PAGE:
Start Up No.1898: what AI tells us about human grammar, pricing the ‘moron risk premium’, get rich hacking legally!, and more

Clocksgoingbackfordaylight 57053721
An academic has calculated that sticking with Daylight Savings Time would save people serious money on energy bills. So why don’t we do it? (Picture by Diffusion Bee on the prompt: “clocks going back for daylight savings time”.)

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A selection of 9 links for you. Not involved in stand-up rows. I’m @charlesarthur on Twitter. Observations and links welcome.


AI is changing scientists’ understanding of language learning – and raising questions about an innate grammar • The Conversation

Morten Christiansen (prof of psychology, Cornell U) and Pablo Contreras Kallens (PhD student in psych, Cornell U):

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many language scientists – including Noam Chomsky, a founder of modern linguistics – believe that language learners require a kind of glue to rein in the unruly nature of everyday language. And that glue is grammar: a system of rules for generating grammatical sentences.

Children must have a grammar template wired into their brains to help them overcome the limitations of their language experience – or so the thinking goes.

This template, for example, might contain a “super-rule” that dictates how new pieces are added to existing phrases. Children then only need to learn whether their native language is one, like English, where the verb goes before the object (as in “I eat sushi”), or one like Japanese, where the verb goes after the object (in Japanese, the same sentence is structured as “I sushi eat”).

But new insights into language learning are coming from an unlikely source: artificial intelligence. A new breed of large AI language models can write newspaper articles, poetry and computer code and answer questions truthfully after being exposed to vast amounts of language input. And even more astonishingly, they all do it without the help of grammar.

Even if their choice of words is sometimes strange, nonsensical or contains racist, sexist and other harmful biases, one thing is very clear: the overwhelming majority of the output of these AI language models is grammatically correct. And yet, there are no grammar templates or rules hardwired into them – they rely on linguistic experience alone, messy as it may be.

GPT-3, arguably the most well-known of these models, is a gigantic deep-learning neural network with 175 billion parameters. It was trained to predict the next word in a sentence given what came before across hundreds of billions of words from the internet, books and Wikipedia. When it made a wrong prediction, its parameters were adjusted using an automatic learning algorithm.

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If Chomsky lives to see his fondest theory overturned, then it will be a moment to savour, given how fabulously wrong he has been about so many things outside his specialist field.
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Quantifying Britain’s moron risk premium • Financial Times

Louis Ashworth:

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Britain has finally got its longed-for exceptionalism in recent weeks, experiencing a yadda yadda yadda (you know the story).

Not a whole lot of value has emerged from the past month’s omnishambles, but one valuable development is the coining of “moron risk premium” — in short, the extra money the UK is paying to borrow because its leaders are a few sandwiches short of a tea party.

TS Lombard’s inimitable Dario Perkins appears to have coined the term, which is now pretty widespread.

Section I: The signs you might have MRP
If you’re just getting to grips with MRP, here’s what we’re talking about. The yield on 30-year gilts has shot up far more quickly than other countries’ equivalent bonds since Liz Truss and the wild bunch took power in early September:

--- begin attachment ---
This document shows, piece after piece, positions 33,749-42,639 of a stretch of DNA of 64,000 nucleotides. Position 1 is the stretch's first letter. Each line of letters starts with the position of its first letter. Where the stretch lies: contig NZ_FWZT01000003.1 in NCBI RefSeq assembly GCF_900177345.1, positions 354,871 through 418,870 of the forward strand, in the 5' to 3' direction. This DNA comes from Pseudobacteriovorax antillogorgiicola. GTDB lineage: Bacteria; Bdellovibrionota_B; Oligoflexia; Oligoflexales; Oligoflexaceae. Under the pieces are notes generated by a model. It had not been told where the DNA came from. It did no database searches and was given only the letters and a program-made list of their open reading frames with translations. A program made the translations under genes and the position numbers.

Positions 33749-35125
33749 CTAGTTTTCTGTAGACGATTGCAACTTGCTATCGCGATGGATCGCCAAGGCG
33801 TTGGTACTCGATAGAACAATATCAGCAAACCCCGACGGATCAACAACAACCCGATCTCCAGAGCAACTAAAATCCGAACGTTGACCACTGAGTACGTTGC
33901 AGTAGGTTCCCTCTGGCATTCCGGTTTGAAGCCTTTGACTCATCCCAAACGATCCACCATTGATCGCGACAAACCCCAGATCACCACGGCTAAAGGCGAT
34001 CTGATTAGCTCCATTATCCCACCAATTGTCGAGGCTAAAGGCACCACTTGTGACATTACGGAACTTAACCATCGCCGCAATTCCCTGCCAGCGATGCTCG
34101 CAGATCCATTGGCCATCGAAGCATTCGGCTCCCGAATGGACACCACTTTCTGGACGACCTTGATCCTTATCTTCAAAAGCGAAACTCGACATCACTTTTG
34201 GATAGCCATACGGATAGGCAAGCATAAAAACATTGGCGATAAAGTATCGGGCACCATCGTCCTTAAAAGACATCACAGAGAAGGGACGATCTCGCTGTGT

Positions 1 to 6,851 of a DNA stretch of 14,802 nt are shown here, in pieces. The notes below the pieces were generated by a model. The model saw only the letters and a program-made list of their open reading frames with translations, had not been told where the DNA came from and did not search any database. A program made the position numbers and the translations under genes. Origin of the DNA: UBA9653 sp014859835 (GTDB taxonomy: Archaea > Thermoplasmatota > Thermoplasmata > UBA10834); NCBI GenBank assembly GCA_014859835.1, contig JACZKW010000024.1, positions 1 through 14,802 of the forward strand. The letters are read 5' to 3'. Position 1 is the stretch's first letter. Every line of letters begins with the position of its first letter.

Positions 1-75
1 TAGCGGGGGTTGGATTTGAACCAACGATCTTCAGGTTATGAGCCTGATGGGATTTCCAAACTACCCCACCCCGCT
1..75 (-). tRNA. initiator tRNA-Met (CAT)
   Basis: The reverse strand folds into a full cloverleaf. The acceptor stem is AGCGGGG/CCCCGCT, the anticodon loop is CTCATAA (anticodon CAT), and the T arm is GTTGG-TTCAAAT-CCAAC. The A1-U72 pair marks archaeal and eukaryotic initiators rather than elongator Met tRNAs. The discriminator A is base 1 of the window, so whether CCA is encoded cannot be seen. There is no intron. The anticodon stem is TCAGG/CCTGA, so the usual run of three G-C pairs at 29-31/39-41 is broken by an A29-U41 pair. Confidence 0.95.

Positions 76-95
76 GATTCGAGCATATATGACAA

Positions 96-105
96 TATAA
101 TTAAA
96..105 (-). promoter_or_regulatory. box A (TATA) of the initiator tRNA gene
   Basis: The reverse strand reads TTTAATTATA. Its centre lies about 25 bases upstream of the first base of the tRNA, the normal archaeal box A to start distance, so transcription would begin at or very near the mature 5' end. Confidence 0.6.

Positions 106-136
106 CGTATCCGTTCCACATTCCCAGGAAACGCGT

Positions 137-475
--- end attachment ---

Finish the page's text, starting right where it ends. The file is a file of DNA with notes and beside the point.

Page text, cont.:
In case you’re worried this focuses unfairly on the time since the author joined Alphaville Truss entered Number 10 (on September 5), here’s a year-to-date view:

As that graph shows more clearly, the UK has a potential partner in Italy, whose own MRP peaked in mid-June as former prime minister Mario Draghi’s leadership fell into crisis.

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A funny-yet-serious piece, as the entire edifice of the government falls to pieces around Truss’s ears. (Free to read.)
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Save energy by not turning clocks back in October, says expert • The Guardian

Rachel Hall:

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Households could save more than £400 a year on energy bills if clocks are not put back at the end of October, according to an expert, who said it would help people with the cost of living crisis and reduce pressure on the National Grid this winter.

Evening energy demand peaks between 5pm and 7pm during winter, when the sun has already set after daylight savings time (DST). If clocks didn’t go back, it would remain light for at least part of this time, reducing carbon emissions and energy demand.

Prof Aoife Foley, a clean energy expert at Queen’s University Belfast, said: “By simply forgoing the winter DST in October, we save energy because it is brighter in the evening during winter, so we reduce commercial and residential electrical demand as people leave work earlier, and go home earlier, meaning less lighting and heating is needed.”

This would help the government tackle the “energy war” in Europe resulting from the Ukraine invasion, she said. “Dependent on weather conditions this winter it is very likely we may need to start rationing energy very seriously to avoid bigger energy issues in December and January when gas reserves start to run low,” she said.

Foley’s calculations suggest that households could save £1.20 a day and more than £400 a year on electricity bills if clocks are not put back at the end of October, although exact amounts depend on tariffs.

There has long been debate over whether to scrap DST, which was introduced in 1916 to reduce energy demand during the war by prolonging evening daylight in summer. It still benefits some farmers, but is less popular among people who would prefer more light later in the day in winter, and is thought to cause sleep disturbance.

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Well I’m going to implement this in my house, and damn the rest of you.